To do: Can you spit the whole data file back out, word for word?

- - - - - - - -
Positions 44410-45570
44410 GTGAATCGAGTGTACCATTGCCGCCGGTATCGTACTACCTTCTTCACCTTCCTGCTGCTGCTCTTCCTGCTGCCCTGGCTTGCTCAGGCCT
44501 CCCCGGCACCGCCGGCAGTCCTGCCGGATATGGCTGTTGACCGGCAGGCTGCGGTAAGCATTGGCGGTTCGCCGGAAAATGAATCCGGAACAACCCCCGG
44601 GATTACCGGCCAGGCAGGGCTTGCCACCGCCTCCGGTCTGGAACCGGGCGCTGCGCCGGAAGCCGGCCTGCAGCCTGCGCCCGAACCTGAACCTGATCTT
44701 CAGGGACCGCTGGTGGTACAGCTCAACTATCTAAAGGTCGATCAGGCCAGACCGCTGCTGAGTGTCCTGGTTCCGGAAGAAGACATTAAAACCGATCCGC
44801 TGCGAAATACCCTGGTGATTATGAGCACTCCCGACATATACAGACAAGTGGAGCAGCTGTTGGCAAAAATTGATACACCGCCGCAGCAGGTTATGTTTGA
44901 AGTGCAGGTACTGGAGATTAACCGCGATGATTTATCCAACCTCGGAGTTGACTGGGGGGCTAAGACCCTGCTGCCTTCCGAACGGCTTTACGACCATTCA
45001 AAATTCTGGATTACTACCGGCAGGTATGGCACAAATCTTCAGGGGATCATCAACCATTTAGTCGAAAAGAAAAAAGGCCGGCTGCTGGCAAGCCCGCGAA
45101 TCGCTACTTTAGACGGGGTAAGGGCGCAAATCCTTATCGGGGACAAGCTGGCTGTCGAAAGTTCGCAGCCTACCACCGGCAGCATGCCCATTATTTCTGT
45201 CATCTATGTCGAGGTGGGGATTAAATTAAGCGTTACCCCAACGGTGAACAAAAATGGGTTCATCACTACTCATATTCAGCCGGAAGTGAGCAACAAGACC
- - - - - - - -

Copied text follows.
Positions 44410-45570
44410 GTGAATCGAGTGTACCATTGCCGCCGGTATCGTACTACCTTCTTCACCTTCCTGCTGCTGCTCTTCCTGCTGCCCTGGCTTGCTCAGGCCT
44501 CCCCGGCACCGCCGGCAGTCCTGCCGGATATGGCTGTTGACCGGCAGGCTGCGGTAAGCATTGGCGGTTCGCCGGAAAATGAATCCGGAACAACCCCCGG
44601 GATTACCGGCCAGGCAGGGCTTGCCACCGCCTCCGGTCTGGAACCGGGCGCTGCGCCGGAAGCCGGCCTGCAGCCTGCGCCCGAACCTGAACCTGATCTT
44701 CAGGGACCGCTGGTGGTACAGCTCAACTATCTAAAGGTCGATCAGGCCAGACCGCTGCTGAGTGTCCTGGTTCCGGAAGAAGACATTAAAACCGATCCGC
44801 TGCGAAATACCCTGGTGATTATGAGCACTCCCGACATATACAGACAAGTGGAGCAGCTGTTGGCAAAAATTGATACACCGCCGCAGCAGGTTATGTTTGA
44901 AGTGCAGGTACTGGAGATTAACCGCGATGATTTATCCAACCTCGGAGTTGACTGGGGGGCTAAGACCCTGCTGCCTTCCGAACGGCTTTACGACCATTCA
45001 AAATTCTGGATTACTACCGGCAGGTATGGCACAAATCTTCAGGGGATCATCAACCATTTAGTCGAAAAGAAAAAAGGCCGGCTGCTGGCAAGCCCGCGAA
45101 TCGCTACTTTAGACGGGGTAAGGGCGCAAATCCTTATCGGGGACAAGCTGGCTGTCGAAAGTTCGCAGCCTACCACCGGCAGCATGCCCATTATTTCTGT
45201 CATCTATGTCGAGGTGGGGATTAAATTAAGCGTTACCCCAACGGTGAACAAAAATGGGTTCATCACTACTCATATTCAGCCGGAAGTGAGCAACAAGACC